On April 3, 1837, at the age of 10, Joshua witnessed a pivotal event in his life; he was an eye-witness to the death of his mother and a baby sister in the shipwreck and sinking of the schooner Hepzibah[A] in Hull Gut, only a half-mile from safe harbor. Mrs. Ester James was returning from a visit to Boston in the Hepzibah, a paving-stone hauling vessel owned by her son (his brother) Rainier James. As they were passing through the treacherous Hull Gut, a sudden squall threw the vessel on her beam; the Hepzibah filled and sank before Mrs. James and her baby, who were in the cabin, could be rescued.[1] This event was no doubt influential in shaping Joshua's life. His older sister by five years, Catherine, took over the raising the family after the death of their mother.[2]

At a very early age Joshua began to go to sea with his father and his elder brothers, Rainer and Samuel. There his fondness for astronomy stood him in good stead, and he soon became an expert navigator. His father in later years was fond of relating incidents illustrative of Joshua's good seamanship and the confidence reposed in him by other sailors. William James continued in the paving-stone trade between Hull and Boston until cobblestones were replaced by more modern paving materials. At one time he had a large contract for filling in the west end of Boston, and owned a fleet of twelve vessels of from 50 to 125 tons burden.[2] It was his practice to give each of his sons on reaching the majority age of 25 a complete outfit for the business, including a new schooner. Joshua, with his deep love of the sea and his early training on his father's and brothers' vessels, was a natural seaman, and with such an outfit provided by his father, entered business for himself, lightering and freight-carrying. Captain Joshua James, as he now came to be called, continued in his chosen profession until his appointment as keeper of the Point Allerton Life–Saving Station in 1889.[2]


Joshua's lifesaving activities began on December 17, 1841, when he was just 15 years old. Five years after the death of his mother and sister, Joshua James leaped aboard a surfboat manned by volunteers from the local chapter of the Massachusetts Humane Society at Hull heading toward the ship Mohawk which was being "hammered shapeless" off Nantasket Beach at Harding's Ledge. He would continue to save lives for the next six decades as a member of the Massachusetts Humane Society and later the U.S. Life–Saving Service.[3][4]

By 1886 he was involved in so many rescues that the Humane Society struck a special silver medal for "Brave and faithful service of more than 40 years." The report said, "During this time he assisted in saving over 100 lives."[1] However, many records of his early rescues were lost when the archives of the Massachusetts Humane Society were destroyed in the Great Boston Fire of 1872.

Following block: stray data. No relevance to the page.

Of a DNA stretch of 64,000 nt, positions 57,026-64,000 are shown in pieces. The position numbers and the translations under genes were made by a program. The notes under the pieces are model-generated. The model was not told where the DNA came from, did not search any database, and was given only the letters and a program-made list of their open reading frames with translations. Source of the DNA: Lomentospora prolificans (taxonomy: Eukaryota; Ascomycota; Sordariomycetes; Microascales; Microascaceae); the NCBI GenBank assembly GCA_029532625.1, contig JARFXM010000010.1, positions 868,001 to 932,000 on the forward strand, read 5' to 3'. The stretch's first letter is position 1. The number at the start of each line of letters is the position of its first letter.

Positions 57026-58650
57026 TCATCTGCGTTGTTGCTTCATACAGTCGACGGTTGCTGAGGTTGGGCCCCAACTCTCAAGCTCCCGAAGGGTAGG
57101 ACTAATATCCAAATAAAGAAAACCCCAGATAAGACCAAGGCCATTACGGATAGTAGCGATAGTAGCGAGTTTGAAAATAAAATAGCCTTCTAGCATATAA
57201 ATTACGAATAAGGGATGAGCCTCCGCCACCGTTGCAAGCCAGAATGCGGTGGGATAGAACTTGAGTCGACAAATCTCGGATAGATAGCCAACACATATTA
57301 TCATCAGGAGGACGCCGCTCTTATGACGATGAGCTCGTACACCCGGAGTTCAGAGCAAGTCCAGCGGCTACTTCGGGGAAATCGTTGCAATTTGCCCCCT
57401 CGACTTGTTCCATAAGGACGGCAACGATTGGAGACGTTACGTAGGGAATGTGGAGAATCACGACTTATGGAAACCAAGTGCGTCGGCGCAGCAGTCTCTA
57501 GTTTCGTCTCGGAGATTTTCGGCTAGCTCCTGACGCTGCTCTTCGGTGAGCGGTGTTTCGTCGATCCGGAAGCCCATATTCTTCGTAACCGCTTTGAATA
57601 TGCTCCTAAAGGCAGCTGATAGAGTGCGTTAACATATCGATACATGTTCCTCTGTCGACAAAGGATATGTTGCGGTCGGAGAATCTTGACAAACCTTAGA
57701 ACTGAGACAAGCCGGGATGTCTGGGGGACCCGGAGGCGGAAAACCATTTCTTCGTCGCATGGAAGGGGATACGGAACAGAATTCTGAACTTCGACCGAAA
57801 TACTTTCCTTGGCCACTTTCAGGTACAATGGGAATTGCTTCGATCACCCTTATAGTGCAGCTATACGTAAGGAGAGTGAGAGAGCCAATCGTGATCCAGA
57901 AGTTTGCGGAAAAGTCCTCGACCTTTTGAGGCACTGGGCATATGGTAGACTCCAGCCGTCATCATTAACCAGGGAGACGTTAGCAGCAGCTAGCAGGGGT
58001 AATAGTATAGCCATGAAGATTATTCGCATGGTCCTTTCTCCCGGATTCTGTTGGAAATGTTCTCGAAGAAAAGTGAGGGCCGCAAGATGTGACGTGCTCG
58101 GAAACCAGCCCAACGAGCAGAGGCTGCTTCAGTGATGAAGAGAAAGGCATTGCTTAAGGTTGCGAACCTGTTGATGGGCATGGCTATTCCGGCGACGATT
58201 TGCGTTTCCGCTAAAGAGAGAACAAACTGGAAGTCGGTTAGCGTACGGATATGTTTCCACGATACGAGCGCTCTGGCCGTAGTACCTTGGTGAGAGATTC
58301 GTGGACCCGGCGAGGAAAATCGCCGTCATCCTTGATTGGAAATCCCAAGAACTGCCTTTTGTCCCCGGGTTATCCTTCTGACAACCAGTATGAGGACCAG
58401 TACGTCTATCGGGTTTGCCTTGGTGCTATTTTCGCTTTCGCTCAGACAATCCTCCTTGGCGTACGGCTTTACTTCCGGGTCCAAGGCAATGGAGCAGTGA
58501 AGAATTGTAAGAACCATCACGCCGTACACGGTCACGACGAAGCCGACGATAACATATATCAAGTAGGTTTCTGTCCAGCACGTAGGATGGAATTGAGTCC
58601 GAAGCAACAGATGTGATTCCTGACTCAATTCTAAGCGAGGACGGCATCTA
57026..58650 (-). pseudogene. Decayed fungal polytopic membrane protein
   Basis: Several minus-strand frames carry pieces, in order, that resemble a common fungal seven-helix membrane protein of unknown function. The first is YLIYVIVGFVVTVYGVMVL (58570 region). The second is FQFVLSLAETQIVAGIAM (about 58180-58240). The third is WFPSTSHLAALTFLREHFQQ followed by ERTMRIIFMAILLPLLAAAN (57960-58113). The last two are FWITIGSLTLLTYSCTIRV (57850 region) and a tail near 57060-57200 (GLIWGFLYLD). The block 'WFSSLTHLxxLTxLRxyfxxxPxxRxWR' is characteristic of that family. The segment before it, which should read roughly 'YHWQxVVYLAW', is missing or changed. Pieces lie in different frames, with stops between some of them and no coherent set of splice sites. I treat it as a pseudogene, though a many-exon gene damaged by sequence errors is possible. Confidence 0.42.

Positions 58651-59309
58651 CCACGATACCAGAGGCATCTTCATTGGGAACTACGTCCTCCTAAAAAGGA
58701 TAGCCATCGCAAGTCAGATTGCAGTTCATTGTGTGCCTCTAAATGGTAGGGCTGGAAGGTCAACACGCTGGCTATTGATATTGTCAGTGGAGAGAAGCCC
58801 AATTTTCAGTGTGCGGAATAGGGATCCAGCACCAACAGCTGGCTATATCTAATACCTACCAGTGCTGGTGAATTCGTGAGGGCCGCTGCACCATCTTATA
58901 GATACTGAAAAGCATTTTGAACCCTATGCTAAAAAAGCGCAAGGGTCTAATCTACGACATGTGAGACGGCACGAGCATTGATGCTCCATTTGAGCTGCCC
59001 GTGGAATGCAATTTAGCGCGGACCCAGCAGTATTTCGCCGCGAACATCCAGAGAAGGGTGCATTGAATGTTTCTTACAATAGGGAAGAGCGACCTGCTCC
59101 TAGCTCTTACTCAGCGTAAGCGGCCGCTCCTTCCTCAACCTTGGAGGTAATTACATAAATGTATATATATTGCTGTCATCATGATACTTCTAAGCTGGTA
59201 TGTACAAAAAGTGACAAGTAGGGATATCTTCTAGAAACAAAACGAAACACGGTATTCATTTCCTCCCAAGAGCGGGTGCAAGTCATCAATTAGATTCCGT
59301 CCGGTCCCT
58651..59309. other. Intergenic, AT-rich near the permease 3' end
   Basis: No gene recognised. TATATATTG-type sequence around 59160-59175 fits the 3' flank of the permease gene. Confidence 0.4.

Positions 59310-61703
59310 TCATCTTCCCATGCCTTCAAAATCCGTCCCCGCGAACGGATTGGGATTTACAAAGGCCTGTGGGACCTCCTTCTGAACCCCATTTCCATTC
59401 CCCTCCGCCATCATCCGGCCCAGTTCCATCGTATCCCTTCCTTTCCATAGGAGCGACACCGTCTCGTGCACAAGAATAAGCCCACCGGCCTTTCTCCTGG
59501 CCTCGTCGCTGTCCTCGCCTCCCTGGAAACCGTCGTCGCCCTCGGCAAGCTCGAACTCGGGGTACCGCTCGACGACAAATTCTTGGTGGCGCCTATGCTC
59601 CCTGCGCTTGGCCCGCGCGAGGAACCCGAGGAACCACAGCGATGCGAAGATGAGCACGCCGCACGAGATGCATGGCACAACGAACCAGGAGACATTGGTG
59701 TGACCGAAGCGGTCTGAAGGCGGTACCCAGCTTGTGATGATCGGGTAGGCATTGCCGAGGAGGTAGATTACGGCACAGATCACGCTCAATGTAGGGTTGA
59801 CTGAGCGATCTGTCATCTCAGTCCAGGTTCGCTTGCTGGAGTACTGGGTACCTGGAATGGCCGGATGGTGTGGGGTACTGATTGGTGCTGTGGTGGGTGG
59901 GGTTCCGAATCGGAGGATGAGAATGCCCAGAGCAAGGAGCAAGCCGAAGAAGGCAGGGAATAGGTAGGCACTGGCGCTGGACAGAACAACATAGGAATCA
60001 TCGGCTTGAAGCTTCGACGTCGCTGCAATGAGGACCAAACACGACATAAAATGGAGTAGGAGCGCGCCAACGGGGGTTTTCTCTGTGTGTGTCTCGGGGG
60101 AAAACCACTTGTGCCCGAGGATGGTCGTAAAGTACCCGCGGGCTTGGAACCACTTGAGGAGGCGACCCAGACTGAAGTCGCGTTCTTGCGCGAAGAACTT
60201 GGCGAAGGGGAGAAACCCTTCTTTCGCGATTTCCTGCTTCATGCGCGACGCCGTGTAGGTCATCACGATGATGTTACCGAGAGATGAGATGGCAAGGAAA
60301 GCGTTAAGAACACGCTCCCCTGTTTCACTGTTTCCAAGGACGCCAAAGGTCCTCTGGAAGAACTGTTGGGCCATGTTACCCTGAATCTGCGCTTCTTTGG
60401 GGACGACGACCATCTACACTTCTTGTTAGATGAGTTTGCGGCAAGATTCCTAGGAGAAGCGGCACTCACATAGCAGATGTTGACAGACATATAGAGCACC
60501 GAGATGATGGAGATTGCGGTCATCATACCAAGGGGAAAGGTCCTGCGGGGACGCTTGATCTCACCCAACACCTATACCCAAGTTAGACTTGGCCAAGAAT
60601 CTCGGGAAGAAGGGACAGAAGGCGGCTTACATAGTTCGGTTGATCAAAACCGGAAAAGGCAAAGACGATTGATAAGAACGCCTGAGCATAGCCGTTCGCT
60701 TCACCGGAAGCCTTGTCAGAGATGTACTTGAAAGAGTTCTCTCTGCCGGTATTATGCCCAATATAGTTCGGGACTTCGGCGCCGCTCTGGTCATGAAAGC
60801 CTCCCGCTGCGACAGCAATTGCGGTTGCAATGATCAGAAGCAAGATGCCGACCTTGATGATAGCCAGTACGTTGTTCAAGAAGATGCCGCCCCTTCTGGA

James at the Point Allerton Life–Saving Station. The station and the gear are today maintained in functioning condition by the Hull Life–Saving Museum.[5]

Appointment as U.S. Life–Saving Service keeper[edit]

Boathouse, Point Allerton Life–Saving Station, 1895, with a crewman on left, and Joshua James on right

In 1889 the U.S. Life–Saving Service established Point Allerton Station at Hull, Massachusetts. James was 62 years old, seventeen years past the mandatory retirement age of 45 for a federal appointment with the new U.S. Life–Saving Service. Due to his unequaled lifesaving record, considerable petitioning by townspeople of Hull and his allies in the service Congress made a special provision to allow him to be appointed as keeper of the new station. Under the question on the form calling for past experience qualifying him for the position he wrote "fisherman."[1]

Nantasket survives to this day, preserved at the Hull Life–Saving Museum.[5]

Significant rescues[edit]

Hurricane of 1888[edit]

The hurricane of 1888 came in the guise of a northeast gale and snowstorm accompanied by extremely high tides, and 100 mph (155 km/h) winds created tremendous surf conditions. The snow and sleet in the early part of the storm gave way to rain. Early in the day of November 25, 1888, Captain James and a few hardy beachmen climbed to the top of Telegraph Hill, where through nearly blinding snow and wind they observed five schooners and one coal barge anchored off an area southeast of Boston called Nantasket, attempting to ride out the storm.[6] With the intensity of the storm growing and sensing that it was only a matter of time before some of the ships at anchor yielded to the storm, Captain James notified his volunteers to be ready for service, and about two o'clock ordered patrols all along the ocean shore.[2]